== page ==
antiseptics. acute phase. Instillation of appropriate antibiotics. The location of the lowest part of the empyema is confirmed by needle aspiration prior to insertion of a drain. This determines whether there is a remediable ipsilateral cause for empyema which can be managed at the time of decortication. On the right side. This pus may be removed by needle aspiration or by continuous drainage through a chest drain. This implies that drainage has been incomplete. Open drainage is unsatisfactory if the pleural space is not obliterated. The ill "toxic" patient in whom the pus is thick is unsuitable for management by decortication because the risks of a major procedure are higher. It is advisable that the tube should be introduced close to the caudal limit of the empyema space. are used. The chest radiograph soon appears normal and the drain is removed once the volume of pus being drained becomes minimal. in children in 10-14 days. the management decision is mainly dependent on two factors: the clinical state of the patient and the consistency of the pus. Thick pus is unlikely to be completely drained and the alternative forms of management. or fibrinolytic enzymes into the empyema space has been described as beneficial but their use is not generally accepted. Drainage of pus will result either in obliteration of the pleural space and cure. the opacity of the empyema is often indistinguishable from that of the liver. The angle of the scapula. The exact location of the drain must be determined. In the relatively well patient with an empyema in whom the pus is thick. easily palpable. and it may be impossible to determine with certainty the caudal limit of the empyema on plain radiographs. and open drainage should be undertaken. Therefore open drainage by rib resection is the preliminary procedure. Closed Drainage This is reserved for patients with thin pus that can escape through an underwater chest drainage tube. Most empyemas are posterior and inferior with a characteristic D-shape on the lateral radiograph. If the empyema is well drained and the underlying lung is normal. thus producing good dependent drainage.original "pneumonia" is frequently the cause of empyema. bronchoscopy and bronchography are initially undertaken with a view to decortication. and in adults in four to six weeks. Decortication is now necessary after bronchography has been done to assess the underlying bronchi. The need for bronchography does not arise with posttraumatic empyema because the patient is assumed to have a normal underlying lung. On the left the empyema may be contrasted against the translucency of the stomach bubble. therefore. A recent posterior/anterior and lateral chest radiograph made with the patient erect is necessary. obliteration of the space is rapid in the exudative. In summary. Closed drainage is unsatisfactory if there is persisten toxicity and no diminution of the radiographic signs. is a useful reference point to determine the site of thoracocentesis. either open drainage (rib resection) or decortication. 48 . Alternatively the most dependent site of the empyema may be determined radiographically by injecting a small amount of contrast into the empyema space. and visible on the chest radiograph. or persistence of the pleural space. If the volume of the pus drained diminishes but continues. but more prolonged with less acute empyemas. Further management depends on the consistency of the aspirated pus. closed drainage may be converted to open drainage to increase the patient's mobility.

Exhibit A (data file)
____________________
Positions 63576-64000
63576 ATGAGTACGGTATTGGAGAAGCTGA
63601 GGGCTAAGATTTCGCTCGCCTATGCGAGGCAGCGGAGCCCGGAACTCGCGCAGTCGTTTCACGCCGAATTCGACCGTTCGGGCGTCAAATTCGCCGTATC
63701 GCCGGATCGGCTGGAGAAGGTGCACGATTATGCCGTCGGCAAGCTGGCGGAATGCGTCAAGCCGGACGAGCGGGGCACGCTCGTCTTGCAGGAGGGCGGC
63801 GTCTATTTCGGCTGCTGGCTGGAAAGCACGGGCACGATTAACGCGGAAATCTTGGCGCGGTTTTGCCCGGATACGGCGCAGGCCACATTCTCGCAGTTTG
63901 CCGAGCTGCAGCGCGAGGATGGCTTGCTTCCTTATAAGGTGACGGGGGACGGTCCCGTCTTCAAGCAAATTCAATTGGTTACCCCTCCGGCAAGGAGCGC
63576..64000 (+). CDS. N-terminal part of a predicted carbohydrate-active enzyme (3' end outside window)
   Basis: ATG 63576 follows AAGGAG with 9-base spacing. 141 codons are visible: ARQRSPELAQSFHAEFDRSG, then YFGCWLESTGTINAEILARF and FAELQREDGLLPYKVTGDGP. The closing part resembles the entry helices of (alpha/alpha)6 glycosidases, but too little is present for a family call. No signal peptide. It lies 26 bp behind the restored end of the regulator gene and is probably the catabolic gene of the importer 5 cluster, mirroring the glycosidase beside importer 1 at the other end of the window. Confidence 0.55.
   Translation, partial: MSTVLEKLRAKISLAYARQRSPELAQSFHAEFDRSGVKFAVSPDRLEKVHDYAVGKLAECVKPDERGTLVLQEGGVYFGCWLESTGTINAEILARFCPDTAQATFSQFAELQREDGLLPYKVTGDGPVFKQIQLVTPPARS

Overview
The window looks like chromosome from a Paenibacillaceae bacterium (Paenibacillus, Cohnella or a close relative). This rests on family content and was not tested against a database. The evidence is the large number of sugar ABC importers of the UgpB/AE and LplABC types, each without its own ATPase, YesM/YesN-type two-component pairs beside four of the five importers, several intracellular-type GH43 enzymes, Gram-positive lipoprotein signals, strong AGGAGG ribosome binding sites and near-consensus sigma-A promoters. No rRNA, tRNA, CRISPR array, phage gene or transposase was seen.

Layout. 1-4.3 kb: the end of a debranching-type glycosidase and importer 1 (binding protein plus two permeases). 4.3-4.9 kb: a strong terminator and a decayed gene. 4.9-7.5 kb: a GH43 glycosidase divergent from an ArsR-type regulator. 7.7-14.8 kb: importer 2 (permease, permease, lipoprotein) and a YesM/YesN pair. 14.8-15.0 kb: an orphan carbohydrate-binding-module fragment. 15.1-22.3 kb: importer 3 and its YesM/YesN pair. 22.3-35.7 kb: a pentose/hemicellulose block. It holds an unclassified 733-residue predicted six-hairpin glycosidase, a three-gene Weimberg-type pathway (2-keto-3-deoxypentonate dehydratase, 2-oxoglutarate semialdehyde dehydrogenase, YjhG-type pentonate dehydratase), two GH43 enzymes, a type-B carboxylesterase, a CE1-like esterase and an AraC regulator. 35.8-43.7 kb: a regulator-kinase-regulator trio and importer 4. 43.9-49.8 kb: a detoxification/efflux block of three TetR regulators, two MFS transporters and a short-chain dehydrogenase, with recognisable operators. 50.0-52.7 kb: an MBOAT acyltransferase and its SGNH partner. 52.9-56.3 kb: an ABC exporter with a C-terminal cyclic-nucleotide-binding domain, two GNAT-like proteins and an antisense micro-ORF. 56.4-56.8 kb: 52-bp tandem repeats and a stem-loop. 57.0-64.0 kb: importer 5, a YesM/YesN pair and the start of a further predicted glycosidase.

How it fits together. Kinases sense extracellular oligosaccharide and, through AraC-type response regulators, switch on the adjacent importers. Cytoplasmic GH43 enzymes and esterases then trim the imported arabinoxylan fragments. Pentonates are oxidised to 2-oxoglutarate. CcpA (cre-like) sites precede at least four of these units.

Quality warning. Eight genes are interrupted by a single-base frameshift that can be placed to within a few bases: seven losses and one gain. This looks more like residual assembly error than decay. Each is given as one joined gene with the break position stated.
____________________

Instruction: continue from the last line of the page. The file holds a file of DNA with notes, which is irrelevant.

or 10th ribs. Once there is only a persisting tube tract. Decortication is an elective operation for selected patients. this is at the posterior angle of the 8th. There is no place for decortication in the acute exudative phase of empyema as a cortex is unlikely to have formed. Postoperatively the tube is cleaned. the length and bore of the drainage tube are steadily decreased in size until the tube can be removed. cure of the empyema results. with fresh dressings applied as frequently as is necessary. except in children. but not proved. in the management of empyema where the site of tube drainage would be uncomfortable and in patients who are mentally obture or unfit for any other form of therapy. to be an empyema. Open drainage may be undertaken with either local or general anaesthesia. This form of drainage is easier to care for and is generally cleaner than tube drainage. In patients responding slowly to other forms of drainage it may be undertaken to hasten cure. This form of management is of value in patients with calcified empyema. "fenestration" or "open window thoracostomy" can be fashioned by suturing skin to the parietal pleura. A more permanent form of drainage . 9th. or in those who are ill and toxic. If progress is unduly slow and if the patient is fit. It is safer generally to have an empyema adequately drained and infection under control before decortication is undertaken.Eloesser flap. Local anaesthesia has the advantage that the cough reflex is retained and the empyema contents will not spill into the contralateral lung. decortication should be considered after assessment of the underlying lung. Adequate demonstration of a normal underlying lung is thus a prerequisite for the operation. a double-lumen endotracheal tube must be used to prevent possible spillage of the empyema into the healthy lung. Obliteration of an empyema space after open drainage is generally slow. Obliteration of the empyema space occurs with reexpansion of the lung and if this is maintained. Once the outline of the space can no longer be followed on plain radiographs. If it is thought necessary to undertake the procedure with general anaesthesia. The thick layer of fibrous tissue left by progressive fusion of the two parietal surfaces is gradually absorbed. In most. a sinogram using radiopaque oil to judge reduction in size of the space radiographically is made. and occurs by re-expansion of the underlying lung and by the formation of granulation tissue at the margins of the empyema cavity. It is undertaken in fit patients whose empyema contains thick pus and patients with a radiographic opacity likely. Decortication and drainage should be considered complementary rather than competitive. sterilized and reinserted. Drainage must be complete and dependent therefore the caudal limit of the empyema must be accurately localized by the method earlier described.Open Drainage Open drainage by rib resection is undertaken for patients who are systematically ill and in whom pus in the empyema space is too thick to drain through a closed system or where closed drainage fails to resolve the empyema. Decortication Decortication is the removal of thickened cortex which restricts movement and expansion of the underlying lung. 49 .